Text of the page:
What happens to voltage when the circuit is opened

In summary, voltage is the difference in electric potential energy between two points in an electric circuit, measured in volts (V). When a circuit is opened, the voltage decreases to zero because there is no longer a complete path for electrons to flow. If the voltage is too high, it can cause damage and safety hazards. The voltage can change when a circuit is opened, as it is dependent on the flow of electrons. Voltage and current are directly proportional in a circuit, described by Ohm's Law.
  • #1
smart boy
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Hello, everyone.

Homework Statement



I have a problem in the homework which is about finding the Thevenin equivalent for this circuit:

[PLAIN]http://up.qloob.com/upfiles/8gm66408.bmp
How can I find the Thevenin equivalent circuit with respect to the terminals a, b ?

Homework Equations




The Attempt at a Solution


I tried to use nodal voltage analysis but I stuck.
 
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1. What is voltage?

Voltage, also known as electric potential difference, is a measure of the difference in electric potential energy between two points in an electric circuit. It is measured in volts (V).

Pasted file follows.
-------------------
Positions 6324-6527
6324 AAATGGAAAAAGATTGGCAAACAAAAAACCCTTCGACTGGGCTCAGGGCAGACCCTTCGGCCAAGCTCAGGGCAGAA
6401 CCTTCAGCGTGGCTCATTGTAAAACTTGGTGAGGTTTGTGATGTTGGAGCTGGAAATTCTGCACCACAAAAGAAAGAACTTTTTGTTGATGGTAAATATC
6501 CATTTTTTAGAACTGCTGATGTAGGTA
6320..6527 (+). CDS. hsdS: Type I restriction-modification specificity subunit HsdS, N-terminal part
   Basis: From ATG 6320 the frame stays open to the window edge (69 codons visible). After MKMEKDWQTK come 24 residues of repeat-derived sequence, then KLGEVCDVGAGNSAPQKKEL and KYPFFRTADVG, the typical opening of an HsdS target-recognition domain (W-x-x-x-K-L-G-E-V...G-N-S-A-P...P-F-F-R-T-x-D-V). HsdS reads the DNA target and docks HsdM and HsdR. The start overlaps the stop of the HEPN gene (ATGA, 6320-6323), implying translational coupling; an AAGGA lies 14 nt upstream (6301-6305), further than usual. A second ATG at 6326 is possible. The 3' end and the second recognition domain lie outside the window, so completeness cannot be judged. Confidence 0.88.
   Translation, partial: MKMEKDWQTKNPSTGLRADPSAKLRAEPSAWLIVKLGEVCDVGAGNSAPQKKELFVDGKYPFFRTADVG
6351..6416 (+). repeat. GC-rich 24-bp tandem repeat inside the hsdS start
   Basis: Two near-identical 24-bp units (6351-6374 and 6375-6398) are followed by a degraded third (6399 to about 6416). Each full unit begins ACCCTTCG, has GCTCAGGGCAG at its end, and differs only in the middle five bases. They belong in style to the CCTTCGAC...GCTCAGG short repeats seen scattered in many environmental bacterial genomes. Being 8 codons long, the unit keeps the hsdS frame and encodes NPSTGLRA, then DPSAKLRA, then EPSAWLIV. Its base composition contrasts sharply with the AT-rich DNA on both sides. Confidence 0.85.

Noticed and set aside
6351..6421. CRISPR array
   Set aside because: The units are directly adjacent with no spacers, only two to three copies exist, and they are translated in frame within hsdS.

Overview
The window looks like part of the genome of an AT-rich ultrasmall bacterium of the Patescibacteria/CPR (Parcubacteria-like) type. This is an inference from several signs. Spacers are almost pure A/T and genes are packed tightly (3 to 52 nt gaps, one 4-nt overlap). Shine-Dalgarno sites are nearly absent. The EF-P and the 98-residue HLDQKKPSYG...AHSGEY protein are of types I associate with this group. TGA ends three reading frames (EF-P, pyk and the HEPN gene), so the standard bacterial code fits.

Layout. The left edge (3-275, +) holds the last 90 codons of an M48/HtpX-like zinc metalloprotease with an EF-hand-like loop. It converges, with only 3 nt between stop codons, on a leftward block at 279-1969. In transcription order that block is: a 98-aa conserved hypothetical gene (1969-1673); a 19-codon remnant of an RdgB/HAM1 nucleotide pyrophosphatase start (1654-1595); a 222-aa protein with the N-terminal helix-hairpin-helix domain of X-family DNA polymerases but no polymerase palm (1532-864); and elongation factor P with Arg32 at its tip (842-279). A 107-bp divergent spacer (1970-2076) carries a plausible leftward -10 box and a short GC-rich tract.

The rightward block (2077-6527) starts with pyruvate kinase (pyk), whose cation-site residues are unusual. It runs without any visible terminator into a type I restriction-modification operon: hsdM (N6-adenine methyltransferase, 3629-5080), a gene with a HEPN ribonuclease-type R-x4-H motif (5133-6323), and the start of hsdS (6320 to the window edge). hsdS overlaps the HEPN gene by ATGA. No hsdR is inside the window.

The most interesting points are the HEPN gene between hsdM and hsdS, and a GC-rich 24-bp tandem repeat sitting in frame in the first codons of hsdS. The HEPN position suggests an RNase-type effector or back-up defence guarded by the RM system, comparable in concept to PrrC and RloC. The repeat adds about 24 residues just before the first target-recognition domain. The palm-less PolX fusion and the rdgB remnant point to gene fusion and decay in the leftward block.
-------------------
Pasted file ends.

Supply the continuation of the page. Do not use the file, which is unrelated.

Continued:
2. How is voltage affected when a circuit is opened?

When a circuit is opened, the flow of electrons is interrupted and therefore, the voltage across the circuit decreases to zero. This is because there is no longer a complete path for the electrons to flow through.

3. What happens if the voltage is too high?

If the voltage in a circuit is too high, it can cause damage to the components in the circuit and potentially create a safety hazard. It is important to use the correct voltage for the specific circuit and to have proper safety measures in place.

4. Can the voltage change when a circuit is opened?

Yes, the voltage can change when a circuit is opened. This is because the voltage is dependent on the flow of electrons through the circuit. When the circuit is opened, the flow of electrons is interrupted and the voltage decreases.

5. How does the voltage in a circuit relate to current?

Voltage and current are directly proportional in a circuit. This means that as the voltage increases, the current will also increase, and vice versa. This relationship is described by Ohm's Law: V = IR, where V is voltage, I is current, and R is resistance.

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